Short summary - Eugénie de Franval
Marquis de Sade
"To encourage a person to correct morals, showing him the proper path," is the reason that prompted the author to create this sad story. The wealthy and noble Franval, corrupted by his upbringing and "newfangled trends", marries the charming Mademoiselle de Farneuil. The wife worships her husband, he is "amazingly cold-blooded" towards her. Nevertheless, a year later they had a daughter, named Franval Eugenie - "at the same time the filthiest and most beautiful creation of nature."
As soon as the child was born, Franval begins to carry out his nefarious plan. He separates the baby from its mother and gives it to women who are faithful to him. At the age of seven, he hires the daughter of teachers and begins to teach her a wide variety of sciences and trains her body. Eugénie lives in accordance with the well-thought-out routine of Franval, eats only the dishes he has chosen, communicates only with him. Mother and grandmother are rarely allowed to see the girl. Despite her mother's timid protests, Franwal forbids giving her daughter the basics of religious education. On the contrary, he gradually instills in the girl his own cynical views on religion and morality and in the end completely subjugates her thoughts and will. Fourteen-year-old Eugénie loves only her “friend,” her “brother,” as Franval tells her to call herself, and hates her mother, seeing in her only an obstacle standing between her and her father.
And now Franval realizes his nefarious plan - with the full consent of Eugénie, makes her his mistress. His upbringing system is bearing fruit: Eugénie, with "tireless fervor", indulges in love with his own father. Every night the lovers indulge in a criminal passion, but they act so dexterously that the beautiful Madame de Franval is unaware of anything and is still trying with all her might to please her husband; Franval is treating her worse and worse.
The Beauty Eugénie begins to attract fans, and now a certain worthy young man asks for her hand in marriage. Madame de Franval passes on his proposal to her daughter, but she refuses and sends her mother to her father for clarification. Hearing a proposal from his wife to marry her daughter away, Franval becomes furious and, under the threat of complete separation from her daughter, forbids his wife to even think about Eugénie's marriage. The distressed Madame de Franval tells her mother about everything, and she, being more experienced in everyday affairs, begins to suspect unkindness and herself goes to her son-in-law. But she gets the same answer.
Meanwhile, Franval convinces her daughter that her mother wants to separate them, and together with Eugénie, they decide to find a lover for Madame de Farney in order to distract her attention from themselves. A certain Valmont, Franval's friend, who does not possess "moral prejudices", is ready to fulfill their request. Wanting to persuade Madame de Franval to love, Valmont tells her that her husband is cheating on her with Eugénie. Not believing his words, Madame de Franval drives out Valmont, however, seeds of doubt are sown in her soul. Having bribed the servant Eugénie, Madame de Franval is convinced of the truthfulness of Valmont's words the next night. She begs her daughter and husband to change their minds, but Franval, indifferent to her pleas, throws her down the stairs.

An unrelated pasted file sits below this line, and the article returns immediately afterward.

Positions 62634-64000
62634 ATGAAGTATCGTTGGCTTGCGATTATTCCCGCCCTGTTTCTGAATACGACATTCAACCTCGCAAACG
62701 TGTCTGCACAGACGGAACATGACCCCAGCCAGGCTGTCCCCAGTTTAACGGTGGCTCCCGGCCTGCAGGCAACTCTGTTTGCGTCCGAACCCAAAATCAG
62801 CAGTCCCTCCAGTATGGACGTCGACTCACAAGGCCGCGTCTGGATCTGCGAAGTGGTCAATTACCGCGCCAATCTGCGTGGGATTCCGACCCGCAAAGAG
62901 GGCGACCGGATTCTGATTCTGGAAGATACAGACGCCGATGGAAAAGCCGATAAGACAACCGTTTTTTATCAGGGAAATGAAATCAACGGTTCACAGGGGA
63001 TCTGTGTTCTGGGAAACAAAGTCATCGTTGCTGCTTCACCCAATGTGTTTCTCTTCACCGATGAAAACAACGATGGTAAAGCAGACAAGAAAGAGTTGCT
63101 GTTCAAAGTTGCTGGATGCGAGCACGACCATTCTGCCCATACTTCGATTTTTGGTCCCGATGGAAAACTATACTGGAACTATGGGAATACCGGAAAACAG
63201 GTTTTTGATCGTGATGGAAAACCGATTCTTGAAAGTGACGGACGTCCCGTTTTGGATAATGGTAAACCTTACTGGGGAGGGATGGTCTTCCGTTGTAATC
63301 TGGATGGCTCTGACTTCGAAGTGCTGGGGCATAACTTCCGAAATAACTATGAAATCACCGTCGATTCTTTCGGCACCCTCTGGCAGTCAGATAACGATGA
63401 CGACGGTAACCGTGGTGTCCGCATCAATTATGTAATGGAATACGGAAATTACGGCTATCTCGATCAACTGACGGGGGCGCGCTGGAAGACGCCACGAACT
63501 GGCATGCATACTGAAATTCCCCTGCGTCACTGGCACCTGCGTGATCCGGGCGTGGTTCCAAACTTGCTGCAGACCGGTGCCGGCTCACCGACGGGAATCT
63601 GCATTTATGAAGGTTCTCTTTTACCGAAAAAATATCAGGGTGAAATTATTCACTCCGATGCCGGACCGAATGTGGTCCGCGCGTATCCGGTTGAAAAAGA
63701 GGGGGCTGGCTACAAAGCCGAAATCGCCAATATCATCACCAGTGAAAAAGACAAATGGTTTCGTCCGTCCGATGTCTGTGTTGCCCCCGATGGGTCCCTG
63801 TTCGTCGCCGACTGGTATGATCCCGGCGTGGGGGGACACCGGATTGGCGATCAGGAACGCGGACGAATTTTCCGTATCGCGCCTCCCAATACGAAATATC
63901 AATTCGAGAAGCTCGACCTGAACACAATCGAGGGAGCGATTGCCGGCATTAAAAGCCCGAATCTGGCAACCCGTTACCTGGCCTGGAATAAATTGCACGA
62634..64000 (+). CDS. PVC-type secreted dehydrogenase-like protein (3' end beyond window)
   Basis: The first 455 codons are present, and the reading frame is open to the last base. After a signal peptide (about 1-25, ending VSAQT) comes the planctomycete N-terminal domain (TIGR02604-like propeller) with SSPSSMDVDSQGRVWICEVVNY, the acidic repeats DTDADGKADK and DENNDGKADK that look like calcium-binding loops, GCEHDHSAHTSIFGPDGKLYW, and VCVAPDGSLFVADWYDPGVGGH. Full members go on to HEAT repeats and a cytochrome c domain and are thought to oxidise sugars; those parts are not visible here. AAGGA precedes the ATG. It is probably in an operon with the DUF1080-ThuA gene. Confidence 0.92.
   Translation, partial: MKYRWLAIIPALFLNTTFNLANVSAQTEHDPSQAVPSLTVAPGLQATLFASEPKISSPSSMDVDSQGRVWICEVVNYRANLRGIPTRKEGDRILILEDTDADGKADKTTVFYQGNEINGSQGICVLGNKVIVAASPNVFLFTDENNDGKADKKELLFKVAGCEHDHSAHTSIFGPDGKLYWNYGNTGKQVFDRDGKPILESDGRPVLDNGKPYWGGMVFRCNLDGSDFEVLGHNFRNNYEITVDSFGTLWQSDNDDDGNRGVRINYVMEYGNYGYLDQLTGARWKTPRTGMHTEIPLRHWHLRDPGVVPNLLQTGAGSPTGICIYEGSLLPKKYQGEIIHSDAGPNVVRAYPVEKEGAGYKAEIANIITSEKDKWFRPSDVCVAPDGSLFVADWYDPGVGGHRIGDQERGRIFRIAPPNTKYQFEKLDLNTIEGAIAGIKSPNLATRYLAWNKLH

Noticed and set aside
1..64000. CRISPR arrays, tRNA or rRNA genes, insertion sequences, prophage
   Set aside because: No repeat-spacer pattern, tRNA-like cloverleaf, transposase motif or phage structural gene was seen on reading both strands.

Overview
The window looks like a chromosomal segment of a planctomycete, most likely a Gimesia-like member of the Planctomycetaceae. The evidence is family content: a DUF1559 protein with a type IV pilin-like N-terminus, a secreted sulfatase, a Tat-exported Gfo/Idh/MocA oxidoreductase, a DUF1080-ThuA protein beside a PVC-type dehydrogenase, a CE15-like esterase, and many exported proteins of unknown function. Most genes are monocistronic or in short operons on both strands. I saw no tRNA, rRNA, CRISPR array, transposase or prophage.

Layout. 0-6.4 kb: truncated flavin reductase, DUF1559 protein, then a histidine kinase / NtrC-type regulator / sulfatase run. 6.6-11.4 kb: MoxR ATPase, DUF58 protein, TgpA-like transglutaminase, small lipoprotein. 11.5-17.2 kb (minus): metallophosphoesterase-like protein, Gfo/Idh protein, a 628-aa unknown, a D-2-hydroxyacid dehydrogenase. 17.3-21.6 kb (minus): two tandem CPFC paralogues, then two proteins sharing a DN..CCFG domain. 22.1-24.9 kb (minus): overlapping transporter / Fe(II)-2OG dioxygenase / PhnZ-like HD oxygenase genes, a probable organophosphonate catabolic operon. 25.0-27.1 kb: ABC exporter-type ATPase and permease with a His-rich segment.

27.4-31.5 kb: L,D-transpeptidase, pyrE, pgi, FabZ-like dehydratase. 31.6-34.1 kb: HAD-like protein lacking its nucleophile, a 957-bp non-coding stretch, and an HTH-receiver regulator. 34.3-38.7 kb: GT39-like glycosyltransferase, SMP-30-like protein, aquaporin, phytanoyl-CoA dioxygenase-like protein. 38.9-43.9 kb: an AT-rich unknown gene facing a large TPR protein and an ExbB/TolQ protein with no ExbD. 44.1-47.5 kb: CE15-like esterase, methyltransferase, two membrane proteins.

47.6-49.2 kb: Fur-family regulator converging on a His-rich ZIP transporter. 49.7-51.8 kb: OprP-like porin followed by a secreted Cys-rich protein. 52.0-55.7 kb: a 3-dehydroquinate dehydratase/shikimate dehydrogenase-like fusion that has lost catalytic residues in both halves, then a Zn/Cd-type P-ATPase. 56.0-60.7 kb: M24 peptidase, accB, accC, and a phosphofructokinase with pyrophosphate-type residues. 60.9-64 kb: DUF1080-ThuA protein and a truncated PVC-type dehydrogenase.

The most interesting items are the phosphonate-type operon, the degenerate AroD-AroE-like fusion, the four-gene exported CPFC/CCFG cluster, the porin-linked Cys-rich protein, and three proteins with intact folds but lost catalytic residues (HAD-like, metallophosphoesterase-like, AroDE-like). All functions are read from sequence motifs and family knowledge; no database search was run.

Madame de Franval falls seriously ill, and her mother sends her confessor Clairville to Franval, so that he may consolate her son-in-law. Claireville does not achieve the goal, and the vindictive Franval orders his servants to seize the priest and imprison him in one of his secluded castles. Then, deciding to compromise his wife without fail, Franval again turns to Valmont for assistance. For his service, he asks to show him naked Eugénie. Seeing the young beauty in the appropriate form, Valmont falls in love with her and, instead of seducing Madame de Franval, confesses to her his love for Eugénie. Wanting to break Eugénie's criminal relationship with his father, Valmont offers to kidnap the girl and marry her.
With the consent of Madame de Franval, Valmont takes Eugénie away, but Franval catches up with them and kills Valmont. Then, in order to avoid the punishment of justice, Franval flees to one of his remote castles and takes his wife and daughter with him. Upon learning that Eugénie was kidnapped with the knowledge of his wife, he decides to take revenge on Madame de Franval and instructs his daughter to poison her mother. He himself is forced to flee abroad, because he was sentenced to death. On the way, robbers attack Franval and take everything he had from him. Wounded and exhausted, Franval meets Clairville: a worthy priest managed to get out of the scoundrel's dungeons. However, full of Christian humility, Clairville is ready to help his tormentor. On the way, Franval and Clairville meet a gloomy procession - they bury Madame de Franval and Eugénie. Having poisoned her mother, Eugénie suddenly felt such burning remorse that she died overnight near her mother's cold body. Throwing himself on his wife's coffin, Franval stabs himself with a dagger. Such is the crime and "its terrible fruits" ...